Bioluminescence Research Group 2017

2017 Research Group, from left to right: Emma Henricks, Demetria DeBartolo, Tara Southworth, Bruce Branchini, Danielle Fontaine, Catherine Florentine, and Franceine Welcome.

Tara Southworth, B.S., Senior Research Technician
B.S., Molecular and Cell Biology and certificates in Cytogenetics and Molecular Diagnostics, University of Connecticut.
I have previous experience in solid tumor research, cytogenetics, and molecular genetics. Some projects I am working on are developing a dual analyte reporter gene application that utilizes chimeric luciferases based on Photinus pyralis and Luciola italica, and evaluating the bioluminescence system of Orfelia fultoni. Outside of the lab, I enjoy running with my dog, reading sequels based on Jane Austen’s books and mysteries, watching baseball, and spending time with my family.

Danielle Fontaine, M.A., Research Technician
B.A., Molecular Biology, Susquehanna University, Pennsylvania, 1999; M.A., Cell and Molecular Biology, Boston University, 2002.
I was a laboratory instructor for introductory biology labs as well as anatomy and physiology lab coordinator at Boston University. My current research focuses on creating new P. pyralis mutants and characterizing a newly cloned luciferase. Outside of lab, I enjoy reading, gardening, salt/freshwater fishing, and chasing my 15 month old son around!

Demetria DeBartolo, M.A., Research Technician
B.A., Molecular and Cellular Biology, University of Connecticut, 1996; M.A. in Biology, Brown University, 2002.
I was a research technician at Pfizer for 10 years and joined the bioluminescence research group in September 2015. I am currently exploring an uncharacterized bioluminescence system of Orfelia fultoni. Outside of lab I enjoy spending time with my three children, teaching science labs at their school, gardening, and reading.

Franceine Welcome ’19, Undergraduate Research Student
I am a junior at Connecticut College majoring in ACS Biochemistry and also a member of the Science Leaders Program. I have been working in Professor Branchini’s lab since the spring of 2016. After getting my undergraduate degree, I plan on working in a lab for a while, then getting my Ph.D. in biochemistry. Currently, I am working on several different projects, all of which consist of the mutagenesis and characterization of enzymes for uses in different types of assays. Outside of lab, I enjoy binge watching TV shows, crocheting, and shopping.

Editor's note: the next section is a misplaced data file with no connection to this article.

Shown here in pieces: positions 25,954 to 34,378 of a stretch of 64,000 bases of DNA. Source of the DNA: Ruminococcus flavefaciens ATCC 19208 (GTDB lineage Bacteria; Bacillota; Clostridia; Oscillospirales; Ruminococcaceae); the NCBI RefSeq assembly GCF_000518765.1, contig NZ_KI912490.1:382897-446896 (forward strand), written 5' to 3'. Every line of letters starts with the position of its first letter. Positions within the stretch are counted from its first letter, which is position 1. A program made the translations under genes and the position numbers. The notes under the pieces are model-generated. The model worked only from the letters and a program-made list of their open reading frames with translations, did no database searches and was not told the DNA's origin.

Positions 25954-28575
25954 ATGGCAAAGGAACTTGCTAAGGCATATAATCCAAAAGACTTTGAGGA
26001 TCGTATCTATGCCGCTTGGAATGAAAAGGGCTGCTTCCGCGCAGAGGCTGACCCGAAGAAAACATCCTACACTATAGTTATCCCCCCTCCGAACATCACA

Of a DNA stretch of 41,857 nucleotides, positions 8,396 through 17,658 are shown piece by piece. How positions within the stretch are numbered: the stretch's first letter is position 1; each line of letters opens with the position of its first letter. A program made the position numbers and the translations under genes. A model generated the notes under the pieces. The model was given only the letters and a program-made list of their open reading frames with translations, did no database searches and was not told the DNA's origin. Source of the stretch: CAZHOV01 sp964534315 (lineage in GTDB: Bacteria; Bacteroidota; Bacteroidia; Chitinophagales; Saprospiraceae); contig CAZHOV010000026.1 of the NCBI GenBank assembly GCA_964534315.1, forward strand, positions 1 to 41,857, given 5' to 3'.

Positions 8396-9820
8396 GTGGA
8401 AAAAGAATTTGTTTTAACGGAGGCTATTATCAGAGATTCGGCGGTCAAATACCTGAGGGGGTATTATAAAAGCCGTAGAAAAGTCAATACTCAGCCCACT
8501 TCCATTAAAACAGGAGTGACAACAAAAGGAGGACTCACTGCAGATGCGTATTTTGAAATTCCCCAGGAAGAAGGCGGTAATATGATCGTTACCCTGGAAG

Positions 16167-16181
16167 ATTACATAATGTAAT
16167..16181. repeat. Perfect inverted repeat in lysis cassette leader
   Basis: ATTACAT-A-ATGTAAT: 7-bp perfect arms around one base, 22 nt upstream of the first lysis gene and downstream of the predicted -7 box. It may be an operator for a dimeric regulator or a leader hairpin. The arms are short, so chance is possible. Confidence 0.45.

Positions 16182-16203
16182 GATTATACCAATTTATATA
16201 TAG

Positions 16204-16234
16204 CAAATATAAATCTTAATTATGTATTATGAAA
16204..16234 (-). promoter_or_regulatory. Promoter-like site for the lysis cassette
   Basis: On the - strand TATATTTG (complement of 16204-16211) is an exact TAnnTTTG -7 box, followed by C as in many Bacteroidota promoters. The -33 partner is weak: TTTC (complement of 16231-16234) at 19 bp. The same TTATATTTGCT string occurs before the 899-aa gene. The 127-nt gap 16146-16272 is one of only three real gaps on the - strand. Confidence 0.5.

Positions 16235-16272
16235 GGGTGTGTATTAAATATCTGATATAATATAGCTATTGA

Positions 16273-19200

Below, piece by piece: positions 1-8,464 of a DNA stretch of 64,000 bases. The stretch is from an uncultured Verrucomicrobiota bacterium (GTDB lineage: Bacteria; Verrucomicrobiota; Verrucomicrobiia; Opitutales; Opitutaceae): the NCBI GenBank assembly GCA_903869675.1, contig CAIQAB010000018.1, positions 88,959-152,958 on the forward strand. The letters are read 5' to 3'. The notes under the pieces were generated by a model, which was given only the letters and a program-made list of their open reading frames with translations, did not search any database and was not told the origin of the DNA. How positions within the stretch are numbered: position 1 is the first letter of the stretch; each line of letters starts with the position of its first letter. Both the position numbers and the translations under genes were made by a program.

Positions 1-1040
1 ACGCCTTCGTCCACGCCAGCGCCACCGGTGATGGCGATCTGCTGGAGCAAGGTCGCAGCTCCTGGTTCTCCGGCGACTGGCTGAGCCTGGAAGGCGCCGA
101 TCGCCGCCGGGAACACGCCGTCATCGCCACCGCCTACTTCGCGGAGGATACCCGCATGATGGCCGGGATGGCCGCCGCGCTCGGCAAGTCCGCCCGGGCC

Catherine Florentine ’19, Undergraduate Research Student
I am currently entering my senior year at Connecticut College with a Biochemistry, Cellular, and Molecular Biology major and a Dance minor. After I graduate, I plan to attend dental school and ultimately pursue a career as an orthodontist. I began learning about bioluminescence of firefly luciferase in Dr. Branchini’s lab in January 2016. Initially, I worked on a mutagenesis project to produce a red light emitting enzyme for in vivo imaging, and now I am focused on the synthesis of a new luciferin molecule. Some of my favorite tasks in the lab include mini-preps, HPLC purification, and most importantly, calibrating the pH meter! Outside of the lab, I am a dance teacher and love to perform in dance shows on campus.

Emma Henricks, ‘19, Undergraduate Research Student
I am a Biochemistry, Cellular, and Molecular Biology major at Connecticut College, hoping to pursue a graduate degree in biochemistry or developmental biology. I began working with Professor Branchini in February 2016, and am currently involved in synthesizing new organic substrates to be used for in vivo imaging. Outside of the lab and my studies, I enjoy dancing, running, and writing.